Better late than never but I just watched the China Syndrome and I have to say that it is a pretty powerful movie. I've always been interested in nuclear power, both the good and the bad side of it. This movie takes nuclear fear a little too far I think. Recently I read a book by Bernard Cohen that a friend lent to me that tried to look at the dangers of nuclear power from a scientists stand point. It was really interesting to hear from a scientific point of view that nuclear power isn't as dangerous as the media would have you belive. Reporters only want to report the bad news. The China syndrome that the movie is named after is an exaggerated result of a nuclear melt down. The idea would be that the nuclear core would get so hot that it would burn its way through the earth and come out the other side in China. Needless to say this is perposterous for many reasons and very unlikely. The movie recieved a fair amount of criticism because it falsly makes the nuclear industry look much less safe and more accident prone that it actually is.
The biggest boost to this movie was the fact that the Three Mile Island accident happened a mere 12 days after the release of this film. This is unfortunate as it makes the movie seem all the more realistic and gave the anti-nuclear people a real boost. The ironic thing was that the Three Mile Island accident happened in much the same way as the accident in the movie. There was a failure of the coolant supply and the core partially melted. The main fact that people seem to avoid is in the TMI accident the highest dose recieved by anyone was only one third of what they would naturally get in one year. A China syndrome would be unlikely because the containment building of the reactor is designed to contain a meltdown. In the only full melt down the world has seen, Chernobyl, the core didn't pass through the earth and pop through the other side. The reactor had a large positive void coefficient which means the reactors power increases as coolant boils away.Now a large amount of radioactive material was released but Chernobyl did not have a full containment building around the reactor. Considering the number of reactors in the world this just goes to show that nuclear power can be safe if it is designed to be safe from the start.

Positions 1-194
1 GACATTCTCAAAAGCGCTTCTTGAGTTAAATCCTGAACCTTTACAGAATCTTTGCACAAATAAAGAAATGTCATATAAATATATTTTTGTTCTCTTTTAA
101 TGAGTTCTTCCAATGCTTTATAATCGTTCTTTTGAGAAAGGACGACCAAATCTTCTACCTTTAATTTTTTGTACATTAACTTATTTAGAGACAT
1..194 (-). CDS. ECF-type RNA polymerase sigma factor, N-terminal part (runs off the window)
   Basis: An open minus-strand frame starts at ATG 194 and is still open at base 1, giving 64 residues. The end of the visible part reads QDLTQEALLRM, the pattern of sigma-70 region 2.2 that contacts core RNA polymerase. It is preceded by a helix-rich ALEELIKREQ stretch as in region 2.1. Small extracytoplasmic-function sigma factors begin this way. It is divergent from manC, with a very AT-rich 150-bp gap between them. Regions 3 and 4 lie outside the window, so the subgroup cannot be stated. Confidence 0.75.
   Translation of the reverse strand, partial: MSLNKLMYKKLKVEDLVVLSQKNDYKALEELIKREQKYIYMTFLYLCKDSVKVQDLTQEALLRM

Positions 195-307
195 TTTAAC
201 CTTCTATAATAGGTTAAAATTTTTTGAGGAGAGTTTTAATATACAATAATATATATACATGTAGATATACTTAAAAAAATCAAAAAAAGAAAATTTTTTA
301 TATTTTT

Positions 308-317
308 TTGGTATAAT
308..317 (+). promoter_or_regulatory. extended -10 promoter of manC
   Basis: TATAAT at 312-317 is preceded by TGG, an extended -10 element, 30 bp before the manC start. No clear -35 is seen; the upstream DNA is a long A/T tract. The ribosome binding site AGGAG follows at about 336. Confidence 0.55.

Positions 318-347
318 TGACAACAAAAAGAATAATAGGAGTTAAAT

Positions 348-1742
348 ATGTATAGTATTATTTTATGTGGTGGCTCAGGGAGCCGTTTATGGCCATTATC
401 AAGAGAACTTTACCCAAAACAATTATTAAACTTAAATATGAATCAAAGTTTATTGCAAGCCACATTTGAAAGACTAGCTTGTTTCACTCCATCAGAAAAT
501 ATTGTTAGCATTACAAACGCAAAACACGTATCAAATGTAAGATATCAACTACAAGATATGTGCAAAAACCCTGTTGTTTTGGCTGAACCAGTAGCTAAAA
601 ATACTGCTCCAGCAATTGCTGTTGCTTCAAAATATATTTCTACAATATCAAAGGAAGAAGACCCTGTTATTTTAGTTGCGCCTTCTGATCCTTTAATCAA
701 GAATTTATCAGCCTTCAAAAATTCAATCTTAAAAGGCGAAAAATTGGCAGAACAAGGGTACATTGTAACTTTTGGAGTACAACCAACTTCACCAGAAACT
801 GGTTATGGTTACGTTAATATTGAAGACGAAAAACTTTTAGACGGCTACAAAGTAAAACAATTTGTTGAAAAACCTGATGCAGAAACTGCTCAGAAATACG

Another point the movie brought up was the disposal of nuclear waste. Everyone is afraid of nuclear waste from reactors but they create far less waste than a coal power plant. A coal fired power plant may release as much as 5.2 tons of uranium per year. The energy in nuclear fuel is very high compared to the size of the fuel. "One uranium nuclear fuel pellet the size of the tip of your little finger is equivalent to the energy provided by 1,780 pounds of coal; or 149 gallons of oil, as much oil as fits in three 50 gallon drums; or 17,000 cubic feet of natural gas." this means that in 40 years of nuclear power there has only been 50,000 metric tons of waste produced. The would be enough to fill "a football field to a depth of about six yards". You have to remember that Uranium is very dense so it is very heavy compared to it's size. We aren't in an urgent situation to find new places to store the waste. When we have to start putting the waste undergound there is a process being considered called "Vitrificaiton" which basically turns the waste to glass which makes it less reactive with other materials. it is still quite radioactive but it will not react with ground water etc.
You may be wondering why we do not have nuclear power here in Saskatchewan but that is a discussion for another time.
I guess I got on a bit of a tangent there but I had to get that out. In summary I liked the movie for it's movie characteristics but take the science with a grain of salt.